If you are interested in an endodontic refresher lecture, come and join me next Thursday at the Pacific Dental Conference (PDC 2019). Two and a half hours lecture filled with pictures and videos demonstrating the initial endodontic treatment.
The following is an excerpt from #vanendo lecture series at this year’s Pacific Dental Conference.
The apical 3mm of an infected root canal system is considered to be the “Critical Zone” when it comes to the chemomechanical preparation. Mechanical instrumentation and chemical disinfection of the root canal system to its full length significantly affect the outcome of treatment. All endodontists agree that the irrigation phase of the root canal treatment must be accompanied by an agitation technique. These techniques include: sonic agitation (EndoActivator), ultrasonic agitation, multi-sonic agitation (promising area of research currently), and the cheapest and simplest of all, Manual Dynamic Agitation (MDA).
The following video demonstrates how the MDA technique (repeated insertion of a well-fitting gutta-percha cone to the WL at a frequency of 100 strokes/min) significantly facilitates debris removal from the apical portion of a root canal system that appears to be fully shaped and cleaned.
Patient presented with #1.3 pulp necrosis and chronic apical abscess. Due to missing #1.2, mesially tilted tooth #1.3 had been restored as #13-#1.4 splinted crowns in the place of #1.2 and #1.3. The clinical picture shows a ceramic interdental papilla which covers the root of tooth #1.3.
The key aspects in treating such a case are as follows:
In my previous post “The Little Devil Horn,” I showed a case of fractured Dens Evaginatus (DE) that had resulted in pulpal necrosis in an 11 years old girl. In almost all cases the tubercles fracture off as soon as the teeth come into occlusion. The resultant pulp exposure goes unnoticed until patient develops pain and symptoms and a combined endodontic-restorative procedures would then be necessary. Therefore, just observing what does not belong to a proper occlusion is not a good choice.
The endodontic treatment for necrotic teeth with immature roots is either regenerative endodontics or MTA apexogenesis depending on many factors. The latter was used to treat the case of fractured DE with pulpal necrosis.
So, what should we do if we face a vital tooth with an intact tubercle?
Some evidence suggest a gradual shaving off the tubercle over a period of few months in order to allow tertiary dentin formation is the treatment of choice. However, tertiary dentinogenesis may not provide a complete seal of the pulp chamber as this process lays down an irregularly formed dentinal structure.
Another approach would be to remove the tubercle mechanically under RD isolation and to seal off the resultant mechanical exposure, if any, with bonding material. This approach was performed for the same young patient for tooth #3-5.
The only non-precious stone that I know is the pulp stone. One of the factors contributing to root canal failure is remaining infected pulp tissue and the pulp stones, if left behind unnoticed, are the main reason for trapping tissue and retaining infection. Pulp stone removal is therefore a crucial factor in achieving a successful result in endodontic treatment. The following case shows how a large pulp stone can result in failure of a reasonably well done root canal treatment by trapping infected tissue, hiding the MB2 canal and retaining infection.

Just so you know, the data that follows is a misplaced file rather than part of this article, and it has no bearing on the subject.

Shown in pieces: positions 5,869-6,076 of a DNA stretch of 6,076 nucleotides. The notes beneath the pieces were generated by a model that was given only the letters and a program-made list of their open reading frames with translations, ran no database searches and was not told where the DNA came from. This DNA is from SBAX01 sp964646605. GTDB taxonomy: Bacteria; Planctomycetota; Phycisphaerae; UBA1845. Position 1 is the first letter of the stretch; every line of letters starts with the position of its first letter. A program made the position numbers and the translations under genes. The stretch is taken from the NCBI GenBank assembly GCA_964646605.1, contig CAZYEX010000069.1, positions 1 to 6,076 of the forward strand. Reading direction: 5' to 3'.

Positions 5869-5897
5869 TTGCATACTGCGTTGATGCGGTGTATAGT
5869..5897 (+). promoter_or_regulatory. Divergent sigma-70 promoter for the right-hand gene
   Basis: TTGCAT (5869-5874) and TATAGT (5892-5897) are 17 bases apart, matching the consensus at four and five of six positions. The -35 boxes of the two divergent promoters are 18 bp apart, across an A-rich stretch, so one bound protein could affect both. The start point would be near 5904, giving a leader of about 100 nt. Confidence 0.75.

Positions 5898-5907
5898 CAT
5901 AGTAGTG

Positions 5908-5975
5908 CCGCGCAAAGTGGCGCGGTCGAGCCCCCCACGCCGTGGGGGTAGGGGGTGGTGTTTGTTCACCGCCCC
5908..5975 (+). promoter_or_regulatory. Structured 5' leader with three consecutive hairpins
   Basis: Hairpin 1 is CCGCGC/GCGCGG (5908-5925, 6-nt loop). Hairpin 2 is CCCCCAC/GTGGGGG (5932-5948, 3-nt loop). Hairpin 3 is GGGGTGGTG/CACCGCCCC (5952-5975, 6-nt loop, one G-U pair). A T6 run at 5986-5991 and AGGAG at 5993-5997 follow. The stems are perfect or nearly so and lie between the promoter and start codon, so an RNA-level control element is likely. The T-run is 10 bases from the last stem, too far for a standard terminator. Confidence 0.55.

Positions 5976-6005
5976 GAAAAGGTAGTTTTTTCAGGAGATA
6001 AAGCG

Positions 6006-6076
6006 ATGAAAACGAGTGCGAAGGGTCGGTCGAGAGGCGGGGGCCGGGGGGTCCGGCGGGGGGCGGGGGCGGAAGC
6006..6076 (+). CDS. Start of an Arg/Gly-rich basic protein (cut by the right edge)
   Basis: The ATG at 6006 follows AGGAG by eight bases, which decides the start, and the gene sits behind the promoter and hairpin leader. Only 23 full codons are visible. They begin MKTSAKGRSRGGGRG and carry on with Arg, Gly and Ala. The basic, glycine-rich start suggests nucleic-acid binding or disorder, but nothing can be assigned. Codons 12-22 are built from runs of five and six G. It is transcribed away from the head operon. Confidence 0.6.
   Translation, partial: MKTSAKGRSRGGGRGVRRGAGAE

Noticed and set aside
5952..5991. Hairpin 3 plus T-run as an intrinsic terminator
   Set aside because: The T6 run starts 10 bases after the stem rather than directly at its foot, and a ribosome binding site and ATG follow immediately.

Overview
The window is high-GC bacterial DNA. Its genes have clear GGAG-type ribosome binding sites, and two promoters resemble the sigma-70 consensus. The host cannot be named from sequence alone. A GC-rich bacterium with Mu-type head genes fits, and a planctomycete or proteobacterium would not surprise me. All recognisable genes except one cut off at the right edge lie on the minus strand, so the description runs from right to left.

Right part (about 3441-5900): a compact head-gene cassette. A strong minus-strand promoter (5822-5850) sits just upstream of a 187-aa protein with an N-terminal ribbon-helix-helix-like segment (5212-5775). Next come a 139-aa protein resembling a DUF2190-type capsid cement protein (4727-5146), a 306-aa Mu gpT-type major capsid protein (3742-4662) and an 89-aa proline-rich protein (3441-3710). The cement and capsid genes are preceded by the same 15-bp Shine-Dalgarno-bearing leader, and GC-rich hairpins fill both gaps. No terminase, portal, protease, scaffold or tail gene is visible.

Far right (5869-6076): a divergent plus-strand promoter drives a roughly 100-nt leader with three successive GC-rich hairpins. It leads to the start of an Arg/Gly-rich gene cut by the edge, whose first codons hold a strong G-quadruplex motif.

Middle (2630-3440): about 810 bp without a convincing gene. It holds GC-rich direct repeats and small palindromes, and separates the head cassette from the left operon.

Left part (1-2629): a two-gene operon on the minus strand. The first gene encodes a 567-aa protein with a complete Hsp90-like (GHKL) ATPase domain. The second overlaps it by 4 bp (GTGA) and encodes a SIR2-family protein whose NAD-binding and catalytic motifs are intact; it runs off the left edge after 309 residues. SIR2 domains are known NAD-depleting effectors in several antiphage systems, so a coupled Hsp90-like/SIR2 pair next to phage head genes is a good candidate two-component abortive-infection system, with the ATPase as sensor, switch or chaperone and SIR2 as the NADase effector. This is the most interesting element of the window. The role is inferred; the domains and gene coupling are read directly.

Proper access cavity (i.e. adequately large and at the level of the CEJ) in order to visualize the outline of the pulp stone/chamber floor is the key in removing it completely. In the above example the pulp stone is easily dislodged by troughing around it using a large diamond-coated ultrasonic tip and applying the energy directly to the calcified tissue. For demonstration and documentation purposes, no water was used in this case; however, it is highly recommended to use water for its cooling effect and in order to facilitate the debris removal.
If you attended my lecture at the Pacific Dental Conference last month, I mentioned “The Laws” that allow us to safely and predictably locate canals without being worried about mishaps (i.e. perforations, over-enlarged access cavities, etc.). One of the scenarios that we have to always be prepared for is accessing through a crown that is placed on a rotated tooth. One of the key elements discussed was the use of a probe to gain a better appreciation of the root outline at the CEJ level. The “Law of Concentricity” then allows us to start our access cavity preparation in the right direction.
The case below shows a rotated tooth #1-4 under a PFM crown. Preparing a typical access cavity in the Buccal-Lingual direction would definitely result in mishaps. Understanding the orientation of the tooth prior to the start of root canal treatment can result in achieving a safe and a conservative access prep. Note that even the rubber dam clamp wings are not good guides for the orientation of the chamber floor and for locating canals.
Sometimes when the conventional endodontic access is not possible, the unconventional approach can save the day.
A clinician should always aim at establishing a straight line access (SLA) in order to properly instrument, irrigate and obturate the canal system. Depending on the initial challenges, establishing a SLA could mean accessing an anterior tooth through its buccal surface [example below], accessing an anterior tooth through its incisal edge, or accessing a molar tooth through its mesial marginal ridge or its MB cusp.